Sustainable cruising was the big topic at this year’s Seatrade Cruise Global Conference, the world’s largest gathering of industry leaders and innovators. The 35th annual conference wrapped up at the end of September in Miami with renewed optimism. After an all-virtual edition in 2020, it was great to safely reconnect in person (masked and vaccinated) with a large number of our cruise line friends, partners and colleagues. The 2021 conference was a hybrid event with a virtual component for speakers and attendees who were not able to travel.
Future Focus: Sustainable Cruising
At Seatrade Cruise Global 2021, top environmental and sustainability specialists from around the world gathered to network, share best practices, and collectively advance the industry forward. With a major focus on sustainability, there was a complete track of six sessions devoted to everything from the evolution of fuels and innovative technology to safety, sustainable sourcing, and community stewardship.
It was my honor to moderate the Sustainability Spotlight panel with three guest speakers who are at the forefront of the sustainable cruise movement: Linden Coppell representing MSC, Silvia Garrigo for The Royal Caribbean Group, and Grant Holmes of Inchcape Shipping Services. We had an insightful discussion of sustainability from the cruise guest experience side – both onboard and ashore. Topics included port congestion, purchasing, waste management, ship operations and decarbonization.
Featured Panelists: Sustainability Initiatives
The Royal Caribbean Group has made sustainability a core principle for their operations. Their 2020 “Seastainability” Report, published earlier in September, provides an update on Royal Caribbean Group’s strategic approach to sustainability. The company is developing new strategies to reduce carbon emissions, improve waste management, eliminate all single-use plastics, and promote sustainable tourism.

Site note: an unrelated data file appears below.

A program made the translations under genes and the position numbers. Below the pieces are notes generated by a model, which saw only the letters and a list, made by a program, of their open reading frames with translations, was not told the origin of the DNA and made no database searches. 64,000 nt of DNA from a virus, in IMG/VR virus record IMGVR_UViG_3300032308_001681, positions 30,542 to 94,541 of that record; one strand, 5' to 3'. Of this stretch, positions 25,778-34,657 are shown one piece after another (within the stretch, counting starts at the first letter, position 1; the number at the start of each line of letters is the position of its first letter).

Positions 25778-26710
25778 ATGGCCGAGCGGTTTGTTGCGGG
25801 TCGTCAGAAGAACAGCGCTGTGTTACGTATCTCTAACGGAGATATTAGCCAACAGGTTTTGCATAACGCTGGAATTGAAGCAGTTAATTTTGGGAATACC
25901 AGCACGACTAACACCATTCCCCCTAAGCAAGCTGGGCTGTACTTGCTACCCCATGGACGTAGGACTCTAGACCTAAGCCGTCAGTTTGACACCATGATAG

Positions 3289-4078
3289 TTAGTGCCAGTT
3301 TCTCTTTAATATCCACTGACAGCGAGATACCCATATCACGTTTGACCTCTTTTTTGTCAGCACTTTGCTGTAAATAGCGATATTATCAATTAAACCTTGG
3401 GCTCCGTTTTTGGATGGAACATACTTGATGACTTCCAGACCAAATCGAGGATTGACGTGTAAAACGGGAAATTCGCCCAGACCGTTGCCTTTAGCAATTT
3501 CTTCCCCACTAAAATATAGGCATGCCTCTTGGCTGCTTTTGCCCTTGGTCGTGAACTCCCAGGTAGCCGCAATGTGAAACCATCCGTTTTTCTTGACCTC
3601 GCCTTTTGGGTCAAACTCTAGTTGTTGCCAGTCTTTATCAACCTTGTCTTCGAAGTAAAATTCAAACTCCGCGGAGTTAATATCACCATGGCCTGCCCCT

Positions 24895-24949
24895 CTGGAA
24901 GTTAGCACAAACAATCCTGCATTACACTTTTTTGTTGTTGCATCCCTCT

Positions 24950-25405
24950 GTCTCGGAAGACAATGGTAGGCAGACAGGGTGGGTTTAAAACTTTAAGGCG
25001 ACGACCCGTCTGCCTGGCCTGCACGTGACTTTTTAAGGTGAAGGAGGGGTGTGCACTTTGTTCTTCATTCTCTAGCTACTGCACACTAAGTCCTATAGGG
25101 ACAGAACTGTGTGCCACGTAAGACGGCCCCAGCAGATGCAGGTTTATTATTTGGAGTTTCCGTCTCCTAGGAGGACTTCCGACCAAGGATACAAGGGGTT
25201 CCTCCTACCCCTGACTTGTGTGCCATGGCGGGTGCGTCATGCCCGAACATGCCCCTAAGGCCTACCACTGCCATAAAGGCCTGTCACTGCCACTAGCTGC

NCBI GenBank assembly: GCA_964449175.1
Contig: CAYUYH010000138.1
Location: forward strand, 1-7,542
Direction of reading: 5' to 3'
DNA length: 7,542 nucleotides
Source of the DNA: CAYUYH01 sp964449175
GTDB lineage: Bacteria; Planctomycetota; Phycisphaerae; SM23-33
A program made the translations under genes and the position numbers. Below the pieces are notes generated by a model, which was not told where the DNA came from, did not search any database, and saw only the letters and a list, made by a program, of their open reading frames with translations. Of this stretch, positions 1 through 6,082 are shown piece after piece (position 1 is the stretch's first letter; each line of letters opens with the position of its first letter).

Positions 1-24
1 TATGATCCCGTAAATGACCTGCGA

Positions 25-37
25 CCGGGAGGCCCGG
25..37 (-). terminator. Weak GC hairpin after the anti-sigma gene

MSC Cruises has an executive committee on decarbonization that focuses on Planet, People, Place and Procurement. The cruise line has pledged to achieve net zero greenhouse gas (GHG) emissions in its cruise operation by 2050. Looking ahead, MSC is taking part in several industry research projects to develop the technologies and fuels that offer the potential to enable zero-emissions ships.
Inchcape Shipping Services is working to open 50+ new ports around the world. Their goal is to build sustainable tourism infrastructure and reduce overtourism by managing the flow of visitors. This will reduce congestion for a more beautiful and relaxing experience for visitors, and provide more opportunities for local residents. (By the way, during the conference I was excited to announce Landy & Kling’s new strategic partnership with Inchcape Shipping Services.)
The Future of Sustainable Cruises
It is Important to note that sustainability has become an executive, C-level and/or board focus at the major cruise lines. In fact, when it comes to finding innovative technologies and solutions to reduce emissions and protect our environment, the cruise industry has invested more than $23.5 billion. Even though few ships were sailing in 2020, the cruise lines continued to track and report on their sustainability goals. As ships return to service in 2021 and beyond, they remain committed to advancing a healthier, sustainable planet.
While early environmental initiatives were primarily focused on preventing and eliminating emissions and improper waste discharge at sea, cruise lines are now looking deeper into operations to eliminate waste, plastics, and excess packaging. In addition, they are committed to sourcing products locally or over shorter supply chains, and are working with destinations to encourage responsible tourism.
One Word: Resilience
Members of the panel were asked for one word that reflected what they learned over the past year as the world – and our industry – coped with the pandemic. A key response was “resilience”.
The fact that the cruise industry survived the longest, most complete shutdown of any hospitality sector and is returning stronger than ever is proof of resilience. With pent-up demand, ships are now setting sail with safe and happy guests all over the world.
The importance the cruise industry places on sustainability is also an indication of resilience. With a renewed commitment to protect our planet and communities they visit, cruise lines continue to demonstrate their intention to longevity.